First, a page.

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Fran Monks is doing her best to help me.
The British photographer is guiding me on how to set the scene for her to take a portrait inside my home while I’m on the other side of the Atlantic Ocean. We’re video conferencing over our computers, trying to find the right light and background for the photo.
Monks is getting an inside look of my home through my laptop camera, but I do not show her the dishes sitting in the sink from lunch. We move to the living room and settle on a spot on the couch, below three hand-drawn nature scenes.
My laptop’s camera, however, is positioned on the bottom of the screen. No matter how many thick art books I put under my computer, it doesn’t get rid of the view of the keyboard. We laugh at how massive it looks when I sit down on the couch for the portrait, and I pretend I’m typing at an oversized computer.
But it’ll have to do.
Monks takes the shot, capturing what the image looked like on her computer screen. (In the top-right corner of the resulting photo, you can see a tiny Monks holding up her camera.)
Portrait of Josh, with no dirty dishes in sight. Photo by Fran Monks
The coronavirus pandemic has forced many in-person activities — meetings, birthdays, weddings, funerals, regular friend hang-outs — to move online. Like so many others, that has impacted Monks’ work, as photography opportunities dried up as social distancing orders took hold in Oxford, where she’s located.
In an effort to work with the new circumstances amid the pandemic, she started a new photo series that captures different people in different moments of isolation as the novel coronavirus spreads worldwide. Mainly using Skype, she snaps portraits of people inside their homes, after hearing their stories.
Portrait of Dan, an opera singer. Photo by Fran Monks
Pre-pandemic, Monks would be in the same space as her subject. But now, she’s having to make the same assessments — and maintain some semblance of intimacy — from afar. This is a photographer, after all, who had to halt an ongoing photo project about hugging — an act of supreme physical connection.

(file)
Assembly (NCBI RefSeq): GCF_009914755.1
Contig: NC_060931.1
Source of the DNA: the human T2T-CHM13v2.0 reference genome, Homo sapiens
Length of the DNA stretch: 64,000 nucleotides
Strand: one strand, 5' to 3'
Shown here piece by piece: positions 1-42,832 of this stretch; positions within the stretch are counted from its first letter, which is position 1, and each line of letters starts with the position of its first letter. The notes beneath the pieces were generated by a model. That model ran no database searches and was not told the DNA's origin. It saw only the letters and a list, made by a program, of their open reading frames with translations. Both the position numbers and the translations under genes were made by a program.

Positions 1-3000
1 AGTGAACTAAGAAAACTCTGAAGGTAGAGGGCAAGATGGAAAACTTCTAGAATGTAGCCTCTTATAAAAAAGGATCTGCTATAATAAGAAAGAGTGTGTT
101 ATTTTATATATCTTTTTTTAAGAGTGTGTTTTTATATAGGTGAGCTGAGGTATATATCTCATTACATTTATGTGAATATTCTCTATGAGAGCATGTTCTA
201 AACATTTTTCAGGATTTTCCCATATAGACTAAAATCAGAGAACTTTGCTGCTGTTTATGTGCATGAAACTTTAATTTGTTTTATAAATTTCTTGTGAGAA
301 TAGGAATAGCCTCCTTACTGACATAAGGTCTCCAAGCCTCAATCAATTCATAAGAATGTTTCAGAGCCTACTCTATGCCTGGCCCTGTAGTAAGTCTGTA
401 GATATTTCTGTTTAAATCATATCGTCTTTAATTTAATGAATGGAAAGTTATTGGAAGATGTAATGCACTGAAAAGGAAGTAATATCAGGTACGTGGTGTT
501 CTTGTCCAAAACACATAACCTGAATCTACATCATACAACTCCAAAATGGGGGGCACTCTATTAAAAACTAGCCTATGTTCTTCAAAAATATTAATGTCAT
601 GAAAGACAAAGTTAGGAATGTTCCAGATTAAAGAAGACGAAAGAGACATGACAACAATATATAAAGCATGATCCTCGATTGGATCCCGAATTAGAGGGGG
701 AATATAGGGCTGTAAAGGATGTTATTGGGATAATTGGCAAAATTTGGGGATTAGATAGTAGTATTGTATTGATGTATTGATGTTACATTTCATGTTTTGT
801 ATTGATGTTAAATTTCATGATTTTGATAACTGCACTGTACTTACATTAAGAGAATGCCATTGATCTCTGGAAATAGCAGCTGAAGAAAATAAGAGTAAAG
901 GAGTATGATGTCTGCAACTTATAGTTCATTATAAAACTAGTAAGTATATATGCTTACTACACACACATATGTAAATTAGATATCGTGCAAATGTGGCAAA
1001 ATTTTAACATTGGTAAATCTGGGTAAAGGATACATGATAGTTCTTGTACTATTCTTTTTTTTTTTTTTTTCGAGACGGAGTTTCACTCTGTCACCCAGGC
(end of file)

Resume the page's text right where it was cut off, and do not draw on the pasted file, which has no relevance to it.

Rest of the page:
Monks started #TheHug Project in October, a photo series that aimed to bring people, who disagreed with one another, closer together — literally, with a hug. Monks wrote on her website that it was her way of reacting to the polarization she saw online. “The hug might create a pause [in the disagreement between the subjects] that would spark a new idea or a change of course. Just maybe.”
I spoke with Monks on the types of stories she’s heard through her new project, how she’s faring while self-isolating, and who she isn’t able to Skype.
The interview has been edited for length and clarity.
All things considered, I’m doing good. I have three kids at home. My husband’s a journalist, so he can work from home. He’s doing a lot of radio and writing from home. And my photography jobs have all been postponed, which is why I decided to embark on a bit of a project. We live in the middle of Oxford, which is usually packed full of students and tourists. And all of those people have gone. So, in fact, when we go out for a daily walk, it’s quite beautiful. I have lots of friends who are health care workers, and they have to — they’re having such a tough time. I feel that staying at home is nothing by comparison. So I’m fine.
Definitely, I mean, you have to sort of consider that some of the minor inconveniences that we might have — [are] nothing compared to what some people are having to do. I do have my concerns. I have a father in a care home. That’s a big worry for me. And I have a niece and a nephew who are both on the front line and caring. A doctor and a nurse. So I’m not saying I’m without worries, but our personal situation, I feel — it’s the least we can do to stay home. So, it’s fine.
It was actually a week or two before we had locked down here. There was a period of time when everything started changing really quickly.